The English Learners' Blog

A blog for English learners and their teachers everywhere, initiated in 2010 with the contribution of students from the Jagiellonian University in Krakow, Poland. More about me on the On-line Profile below. Welcome!

Teacher’s Homework – [1.] A Matter of Taste

Saltwater Taffy

Oh, yes, believe it or not, teachers also have homework, and yes, it is homework they mostly give themselves after getting inspiration from their students. My homework today is, as the title hints, a matter of taste, and I would like  to start with one of the five, namely the sweet taste. This post comes with a warning for all of you out there with a sweet tooth.

It all started from the innocent little word chew, plural chews, the category of sweets which includes candy like Toffee and the traditionally American Saltwater Taffy. I hope I haven’t bitten off more than I can chew with my topic, so I’ll reveal the red thread that led me to the “candy store online archives”, on the world wide web.

Without further ado, let’s click to find out:

Kitchen Utensils 1

1. Why is it called Saltwater Taffy?

2. How is Saltwater Taffy made?

Kitchen Utensils 2

3. Which utensils are essential for baking something sweet in my own kitchen?  

4. Where can I listen to and learn from great cooks about the art of baking?

Kitchen Utensils 3

5. How about an apple cake?   Sounds easy when you hear Deb Perelman pull up her sleeves and get on to baking it on this BBC podcastDeb's Apple Cake

6. Who is Deb Perelman and what connects her to the Smitten Kitchen?

7. Where can I find some pics of the best British sweets? The Telegraph has the answer

8. What about some traditional American treats? Or top 10 desserts?

9. Mmm… and Polish ones? Polish Krowki - Milk Toffee Candy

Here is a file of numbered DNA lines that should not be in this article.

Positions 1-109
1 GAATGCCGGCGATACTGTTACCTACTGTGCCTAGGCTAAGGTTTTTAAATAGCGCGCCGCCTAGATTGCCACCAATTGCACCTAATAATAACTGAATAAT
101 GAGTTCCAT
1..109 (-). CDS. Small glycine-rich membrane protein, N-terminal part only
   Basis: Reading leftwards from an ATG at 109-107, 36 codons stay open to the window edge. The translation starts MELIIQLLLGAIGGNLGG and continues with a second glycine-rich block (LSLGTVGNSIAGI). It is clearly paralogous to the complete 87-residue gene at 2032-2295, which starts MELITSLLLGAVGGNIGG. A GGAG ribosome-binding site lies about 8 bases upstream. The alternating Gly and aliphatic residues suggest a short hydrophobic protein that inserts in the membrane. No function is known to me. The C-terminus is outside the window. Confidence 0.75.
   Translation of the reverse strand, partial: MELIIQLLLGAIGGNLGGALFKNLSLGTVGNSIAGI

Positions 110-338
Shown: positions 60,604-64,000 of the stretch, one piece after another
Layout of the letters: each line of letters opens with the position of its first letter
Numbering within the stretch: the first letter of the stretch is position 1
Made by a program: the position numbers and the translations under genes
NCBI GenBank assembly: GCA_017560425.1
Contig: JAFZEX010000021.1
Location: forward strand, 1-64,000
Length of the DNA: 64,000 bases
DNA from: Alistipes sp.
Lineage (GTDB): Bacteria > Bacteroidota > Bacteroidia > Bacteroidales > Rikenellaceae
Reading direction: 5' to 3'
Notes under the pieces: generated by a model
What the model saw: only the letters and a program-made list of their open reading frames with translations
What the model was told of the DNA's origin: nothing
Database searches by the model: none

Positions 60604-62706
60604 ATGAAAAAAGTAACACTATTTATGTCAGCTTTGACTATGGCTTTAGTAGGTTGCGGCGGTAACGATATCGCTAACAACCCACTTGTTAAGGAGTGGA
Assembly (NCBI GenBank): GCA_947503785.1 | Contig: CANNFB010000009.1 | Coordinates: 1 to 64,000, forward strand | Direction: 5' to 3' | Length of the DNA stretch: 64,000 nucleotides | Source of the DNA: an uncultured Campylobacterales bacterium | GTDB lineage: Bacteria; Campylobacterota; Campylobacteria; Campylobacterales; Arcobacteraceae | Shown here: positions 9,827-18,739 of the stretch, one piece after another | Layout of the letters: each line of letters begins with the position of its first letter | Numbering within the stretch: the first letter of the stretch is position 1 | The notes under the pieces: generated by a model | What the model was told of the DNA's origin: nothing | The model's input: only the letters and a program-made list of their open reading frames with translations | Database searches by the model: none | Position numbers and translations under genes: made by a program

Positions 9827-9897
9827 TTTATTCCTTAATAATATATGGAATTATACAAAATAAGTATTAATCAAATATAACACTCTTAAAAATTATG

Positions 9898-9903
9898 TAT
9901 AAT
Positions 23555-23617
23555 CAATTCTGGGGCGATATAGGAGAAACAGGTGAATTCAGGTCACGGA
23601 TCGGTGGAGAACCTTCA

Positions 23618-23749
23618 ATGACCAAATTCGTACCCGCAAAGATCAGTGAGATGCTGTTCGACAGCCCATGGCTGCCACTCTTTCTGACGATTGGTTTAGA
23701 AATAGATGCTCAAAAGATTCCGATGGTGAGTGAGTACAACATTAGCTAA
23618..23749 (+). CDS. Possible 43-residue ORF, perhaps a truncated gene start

10. …Or RomanianSavarina

Oh, my, and this is just the beginning…  The rest coming up soon!

Adios, everyone!

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Filed under: 5►LEARN MORE FROM:, ■ BBC, ■ Cooking, ■ England, ■ Podcasts, ■ Poland, ■ Radio Shows, ■ Romania, ■ Taste, ■ The Telegraph, ■ USA, ►12.OFF THE MAP▼

One Response

  1. Alina Alens says:

    “CANDY
    A Century of Panic and Pleasure” – what a great name for a book on sweets, don’t you think? The author is Samira Kawash, and below you can read a bit more into it – credits: Macmillan Publishers.

    “For most Americans, candy is an uneasy pleasure, eaten with side helpings of guilt and worry. Yet candy accounts for only 6 percent of the added sugar in the American diet. And at least it’s honest about what it is—a processed food, eaten for pleasure, with no particular nutritional benefit. So why is candy considered especially harmful, when it’s not so different from the other processed foods, from sports bars to fruit snacks, that line supermarket shelves? How did our definitions of food and candy come to be so muddled? And how did candy come to be the scapegoat for our fears about the dangers of food?

    In Candy: A Century of Panic and Pleasure, Samira Kawash tells the fascinating story of how candy evolved from a luxury good to a cheap, everyday snack. After candy making was revolutionized in the early decades of mass production, it was celebrated as a new kind of food for energy and enjoyment. Riding the rise in snacking and exploiting early nutritional science, candy was the first of the panoply of “junk foods” that would take over the American diet in the decades after the Second World War—convenient and pleasurable, for eating anytime or all the time.

    And yet, food reformers and moral crusaders have always attacked candy, blaming it for poisoning, alcoholism, sexual depravity and fatal disease. These charges have been disproven and forgotten, but the mistrust of candy they produced has never diminished. The anxiety and confusion that most Americans have about their diets today is a legacy of the tumultuous story of candy, the most loved and loathed of processed foods.

    Candy is an essential, addictive read for anyone who loves lively cultural history, who cares about food, and who wouldn’t mind feeling a bit better about eating a few jelly beans.”

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